politics, Chirac did not survive his last election completely unscathed, as
he is still dogged by unresolved allegations of fiscal impropriety, which he had
brushed aside on the ground of "presidential immunity."
from the uneasy "co-habitation" with defeated Socialist prime minister
Lionel Jospin at long last, Chirac is now free to personalize the
condescending and demagogic rhetoric of "ideals" and "moral
standards" to bolster his formidable political stature.
When a leader finds consensus politics unnecessary, either due
to his privilege of power or simply because everyone appears to agree with him,
it becomes more difficult to tell whose interests he is actually
serving. Why Bush really wants to attack Iraq will always be open to
speculation: there is Bush Jr's vendetta-like mentality regarding Saddam and his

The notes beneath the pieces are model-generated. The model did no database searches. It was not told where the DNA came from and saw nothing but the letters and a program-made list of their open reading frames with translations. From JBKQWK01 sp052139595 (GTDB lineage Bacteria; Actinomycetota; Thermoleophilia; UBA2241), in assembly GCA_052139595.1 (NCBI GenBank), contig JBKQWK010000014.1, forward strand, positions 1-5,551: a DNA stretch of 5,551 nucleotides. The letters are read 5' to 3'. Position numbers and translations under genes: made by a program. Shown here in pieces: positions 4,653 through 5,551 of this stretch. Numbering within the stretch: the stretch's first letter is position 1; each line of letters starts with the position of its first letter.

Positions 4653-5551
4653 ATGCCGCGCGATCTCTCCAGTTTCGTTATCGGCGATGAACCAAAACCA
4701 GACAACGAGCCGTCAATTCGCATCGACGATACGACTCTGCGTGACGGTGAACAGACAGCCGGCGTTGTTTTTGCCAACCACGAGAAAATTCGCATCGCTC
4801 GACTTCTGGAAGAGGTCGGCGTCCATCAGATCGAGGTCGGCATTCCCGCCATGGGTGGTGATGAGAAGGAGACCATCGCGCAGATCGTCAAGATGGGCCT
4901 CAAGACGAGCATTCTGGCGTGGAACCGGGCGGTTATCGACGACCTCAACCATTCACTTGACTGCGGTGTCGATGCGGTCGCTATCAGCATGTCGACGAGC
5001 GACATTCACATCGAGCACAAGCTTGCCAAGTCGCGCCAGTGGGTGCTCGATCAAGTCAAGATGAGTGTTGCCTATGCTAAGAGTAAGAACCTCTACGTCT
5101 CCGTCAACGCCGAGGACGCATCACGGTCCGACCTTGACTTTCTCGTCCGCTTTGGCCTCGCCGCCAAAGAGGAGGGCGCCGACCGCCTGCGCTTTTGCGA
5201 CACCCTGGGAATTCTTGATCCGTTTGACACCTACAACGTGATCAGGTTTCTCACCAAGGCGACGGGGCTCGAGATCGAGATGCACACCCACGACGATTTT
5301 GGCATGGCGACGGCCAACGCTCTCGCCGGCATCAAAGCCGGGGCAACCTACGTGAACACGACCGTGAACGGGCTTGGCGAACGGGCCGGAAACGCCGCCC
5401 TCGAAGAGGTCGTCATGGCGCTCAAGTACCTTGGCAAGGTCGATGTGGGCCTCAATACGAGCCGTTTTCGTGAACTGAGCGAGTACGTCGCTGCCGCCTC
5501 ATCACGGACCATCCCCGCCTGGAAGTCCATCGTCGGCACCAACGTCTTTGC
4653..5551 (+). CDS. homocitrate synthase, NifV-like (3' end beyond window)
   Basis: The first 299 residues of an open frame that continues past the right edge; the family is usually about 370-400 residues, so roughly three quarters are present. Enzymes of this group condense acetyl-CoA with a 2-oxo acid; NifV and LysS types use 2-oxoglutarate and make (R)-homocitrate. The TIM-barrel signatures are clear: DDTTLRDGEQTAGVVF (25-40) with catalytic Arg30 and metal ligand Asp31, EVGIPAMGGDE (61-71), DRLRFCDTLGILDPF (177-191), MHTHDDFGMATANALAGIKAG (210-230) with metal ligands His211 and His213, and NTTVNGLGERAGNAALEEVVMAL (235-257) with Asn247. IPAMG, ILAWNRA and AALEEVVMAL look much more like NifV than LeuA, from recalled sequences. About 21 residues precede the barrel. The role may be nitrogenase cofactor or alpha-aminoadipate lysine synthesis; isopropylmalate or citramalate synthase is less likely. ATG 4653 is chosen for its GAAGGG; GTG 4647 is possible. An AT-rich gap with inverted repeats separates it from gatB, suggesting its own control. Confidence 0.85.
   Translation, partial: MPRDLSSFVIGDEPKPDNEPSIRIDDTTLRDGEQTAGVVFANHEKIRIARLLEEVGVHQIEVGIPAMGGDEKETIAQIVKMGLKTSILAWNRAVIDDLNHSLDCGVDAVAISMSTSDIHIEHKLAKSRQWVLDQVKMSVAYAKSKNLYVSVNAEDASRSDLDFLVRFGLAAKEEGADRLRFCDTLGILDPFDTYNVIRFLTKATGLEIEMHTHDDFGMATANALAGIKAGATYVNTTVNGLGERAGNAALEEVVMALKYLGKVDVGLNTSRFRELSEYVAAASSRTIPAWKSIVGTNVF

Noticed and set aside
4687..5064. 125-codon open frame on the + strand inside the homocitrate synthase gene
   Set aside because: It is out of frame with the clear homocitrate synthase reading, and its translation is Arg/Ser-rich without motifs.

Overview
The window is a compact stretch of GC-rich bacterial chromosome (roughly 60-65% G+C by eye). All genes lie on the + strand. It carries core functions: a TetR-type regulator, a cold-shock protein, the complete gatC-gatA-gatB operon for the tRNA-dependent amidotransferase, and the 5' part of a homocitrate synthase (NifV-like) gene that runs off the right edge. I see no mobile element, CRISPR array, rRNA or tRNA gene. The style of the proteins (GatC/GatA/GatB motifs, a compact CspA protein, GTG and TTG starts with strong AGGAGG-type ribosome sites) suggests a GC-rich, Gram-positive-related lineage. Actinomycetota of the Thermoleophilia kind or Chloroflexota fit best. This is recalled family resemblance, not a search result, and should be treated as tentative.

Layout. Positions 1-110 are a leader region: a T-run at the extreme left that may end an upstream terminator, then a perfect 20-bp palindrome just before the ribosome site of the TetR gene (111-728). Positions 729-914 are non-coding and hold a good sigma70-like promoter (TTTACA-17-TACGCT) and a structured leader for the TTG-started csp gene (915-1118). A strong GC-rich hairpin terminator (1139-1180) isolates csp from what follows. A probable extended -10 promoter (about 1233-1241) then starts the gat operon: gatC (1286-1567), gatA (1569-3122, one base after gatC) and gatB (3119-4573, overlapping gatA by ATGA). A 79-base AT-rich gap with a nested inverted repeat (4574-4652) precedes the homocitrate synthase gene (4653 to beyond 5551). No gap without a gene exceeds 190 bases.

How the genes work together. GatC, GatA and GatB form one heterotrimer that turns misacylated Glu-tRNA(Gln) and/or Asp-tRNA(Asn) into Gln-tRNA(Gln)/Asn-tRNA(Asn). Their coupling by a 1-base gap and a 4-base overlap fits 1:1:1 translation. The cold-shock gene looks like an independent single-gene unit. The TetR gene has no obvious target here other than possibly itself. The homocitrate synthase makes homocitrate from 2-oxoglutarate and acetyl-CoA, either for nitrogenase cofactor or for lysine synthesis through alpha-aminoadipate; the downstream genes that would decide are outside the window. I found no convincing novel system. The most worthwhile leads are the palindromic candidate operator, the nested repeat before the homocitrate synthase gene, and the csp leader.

dad George H Bush over the first Gulf war in 1991, as well as the cabalistic
alliance between the Bush-Cheney administration and the American big energy
companies, which naturally covet the world's second largest oil reserve in Iraq. (VP
Cheney, to this day, refuses to disclose how he and other fellow energy tycoons
have deliberated upon the nation's energy policy behind closed doors back in
2001.) The point here, though, is that Bush is entitled to act on those unstated
agenda, so long as he can argue that he does so in the interest of international
security. For a world still reeling from 9-11, it is a cheap argument.
Here is another. For most people on earth, the notion that America (the
world's sole superpower) and Britain (formerly Iraq's colonial overseers) would
forcefully violate the sovereignty of an impoverished, pacified and non-hostile